Researchers from the University of Vermont have teamed up with international scientists to investigate patterns of brain activity that are characteristic of teens prone to alcohol and drug use.
Their findings, published in the journal Nature Neuroscience, is the first in a series of anticipated research projects that may lead to more effective ways of discouraging adolescent substance abuse.
In the study, researchers looked at brain imaging data of more than 2,000 European 14-year-olds. They discovered that in teens with a history of substance abuse, a certain neural network was more active and another was less active. They found the same pattern in some teens with no history of drug use. The follow-up study, which will look at the same subjects as 16-year-olds, will investigate whether youths who exhibit this pattern are more prone to trying alcohol or drugs. The results may eventually allow us to identify high-risk teens before they develop a problem.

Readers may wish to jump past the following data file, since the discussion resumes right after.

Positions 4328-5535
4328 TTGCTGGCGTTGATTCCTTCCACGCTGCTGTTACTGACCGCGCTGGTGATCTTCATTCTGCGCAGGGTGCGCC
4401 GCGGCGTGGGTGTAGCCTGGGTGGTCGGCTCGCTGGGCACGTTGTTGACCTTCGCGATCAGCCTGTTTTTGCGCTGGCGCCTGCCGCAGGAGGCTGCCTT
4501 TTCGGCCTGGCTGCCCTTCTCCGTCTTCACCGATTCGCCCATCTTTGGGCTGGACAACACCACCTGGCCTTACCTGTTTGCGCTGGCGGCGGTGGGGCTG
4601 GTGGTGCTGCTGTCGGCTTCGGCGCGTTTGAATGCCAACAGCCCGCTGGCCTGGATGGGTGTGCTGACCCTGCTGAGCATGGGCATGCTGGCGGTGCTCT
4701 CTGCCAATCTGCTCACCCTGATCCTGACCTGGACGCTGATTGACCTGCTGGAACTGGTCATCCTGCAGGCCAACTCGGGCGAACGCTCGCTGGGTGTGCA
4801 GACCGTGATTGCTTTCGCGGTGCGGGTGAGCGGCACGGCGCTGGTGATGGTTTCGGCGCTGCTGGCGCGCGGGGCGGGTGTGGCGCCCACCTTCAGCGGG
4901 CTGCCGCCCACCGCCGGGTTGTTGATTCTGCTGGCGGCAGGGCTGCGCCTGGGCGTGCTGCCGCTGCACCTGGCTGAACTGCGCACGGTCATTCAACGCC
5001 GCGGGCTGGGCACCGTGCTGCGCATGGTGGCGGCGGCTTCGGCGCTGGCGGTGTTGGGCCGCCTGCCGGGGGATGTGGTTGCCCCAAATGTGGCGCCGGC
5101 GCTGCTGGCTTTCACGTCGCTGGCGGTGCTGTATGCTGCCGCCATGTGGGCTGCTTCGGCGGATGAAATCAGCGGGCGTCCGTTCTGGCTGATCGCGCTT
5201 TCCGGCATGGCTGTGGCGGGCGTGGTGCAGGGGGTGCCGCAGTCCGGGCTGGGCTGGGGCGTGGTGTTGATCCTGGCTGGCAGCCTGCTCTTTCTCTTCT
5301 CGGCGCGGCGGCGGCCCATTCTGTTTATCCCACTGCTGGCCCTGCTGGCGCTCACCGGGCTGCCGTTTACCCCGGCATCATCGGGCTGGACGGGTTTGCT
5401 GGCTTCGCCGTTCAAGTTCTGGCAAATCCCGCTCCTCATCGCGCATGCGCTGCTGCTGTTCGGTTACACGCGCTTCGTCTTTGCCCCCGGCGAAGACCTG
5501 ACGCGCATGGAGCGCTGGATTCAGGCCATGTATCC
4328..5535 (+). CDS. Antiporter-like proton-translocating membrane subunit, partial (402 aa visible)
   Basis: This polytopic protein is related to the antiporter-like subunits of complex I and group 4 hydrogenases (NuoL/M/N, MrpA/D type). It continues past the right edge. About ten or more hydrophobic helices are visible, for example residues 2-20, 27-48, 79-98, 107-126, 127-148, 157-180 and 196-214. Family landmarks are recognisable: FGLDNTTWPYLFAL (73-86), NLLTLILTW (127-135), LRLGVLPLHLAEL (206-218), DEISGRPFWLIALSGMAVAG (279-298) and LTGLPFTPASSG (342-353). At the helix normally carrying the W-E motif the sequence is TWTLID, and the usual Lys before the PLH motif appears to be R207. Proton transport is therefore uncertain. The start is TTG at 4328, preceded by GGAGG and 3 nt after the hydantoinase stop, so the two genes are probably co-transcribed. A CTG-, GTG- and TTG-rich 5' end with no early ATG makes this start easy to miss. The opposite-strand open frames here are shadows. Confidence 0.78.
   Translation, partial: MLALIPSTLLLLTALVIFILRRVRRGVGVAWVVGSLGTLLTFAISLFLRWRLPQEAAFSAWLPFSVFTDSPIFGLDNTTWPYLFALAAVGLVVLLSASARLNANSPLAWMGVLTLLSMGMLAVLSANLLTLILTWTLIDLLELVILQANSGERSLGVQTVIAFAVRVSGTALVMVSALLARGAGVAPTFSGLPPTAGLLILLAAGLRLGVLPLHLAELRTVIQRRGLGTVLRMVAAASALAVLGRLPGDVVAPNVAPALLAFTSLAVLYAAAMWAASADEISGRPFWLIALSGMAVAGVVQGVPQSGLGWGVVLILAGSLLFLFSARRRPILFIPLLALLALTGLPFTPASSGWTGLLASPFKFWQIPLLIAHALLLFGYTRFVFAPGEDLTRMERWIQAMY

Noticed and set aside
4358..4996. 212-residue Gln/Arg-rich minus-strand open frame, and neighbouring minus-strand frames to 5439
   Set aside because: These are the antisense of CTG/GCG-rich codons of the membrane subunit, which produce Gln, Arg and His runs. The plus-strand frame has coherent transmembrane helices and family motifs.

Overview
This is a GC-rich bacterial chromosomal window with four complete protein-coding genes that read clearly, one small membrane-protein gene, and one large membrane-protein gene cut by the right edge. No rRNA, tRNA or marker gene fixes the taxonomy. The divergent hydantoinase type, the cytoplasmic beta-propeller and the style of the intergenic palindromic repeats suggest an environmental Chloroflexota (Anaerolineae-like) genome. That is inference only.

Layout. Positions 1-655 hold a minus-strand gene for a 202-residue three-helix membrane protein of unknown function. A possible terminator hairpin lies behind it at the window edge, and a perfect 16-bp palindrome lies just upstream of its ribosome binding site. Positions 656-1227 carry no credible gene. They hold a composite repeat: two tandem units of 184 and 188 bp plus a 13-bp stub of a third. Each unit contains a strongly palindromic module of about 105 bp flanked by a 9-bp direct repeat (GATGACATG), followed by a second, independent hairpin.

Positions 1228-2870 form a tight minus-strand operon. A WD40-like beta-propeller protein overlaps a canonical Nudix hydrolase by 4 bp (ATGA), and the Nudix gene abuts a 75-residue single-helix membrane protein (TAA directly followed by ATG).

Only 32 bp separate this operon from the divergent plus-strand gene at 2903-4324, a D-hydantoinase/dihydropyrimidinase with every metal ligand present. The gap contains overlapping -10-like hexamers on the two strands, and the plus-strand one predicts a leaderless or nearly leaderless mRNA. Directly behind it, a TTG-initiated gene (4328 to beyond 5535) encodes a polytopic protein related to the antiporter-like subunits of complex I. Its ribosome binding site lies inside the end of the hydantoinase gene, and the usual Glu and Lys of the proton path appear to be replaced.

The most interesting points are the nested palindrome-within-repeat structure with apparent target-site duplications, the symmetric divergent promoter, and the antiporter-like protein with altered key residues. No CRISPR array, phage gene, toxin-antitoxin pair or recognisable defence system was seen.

According to study author Robert Wheelen, “The hope is that in the future we’ll find genetic, biological and environmental effects” that will comprise a comprehensive understanding of impulsivity and how it might be controlled or subdued.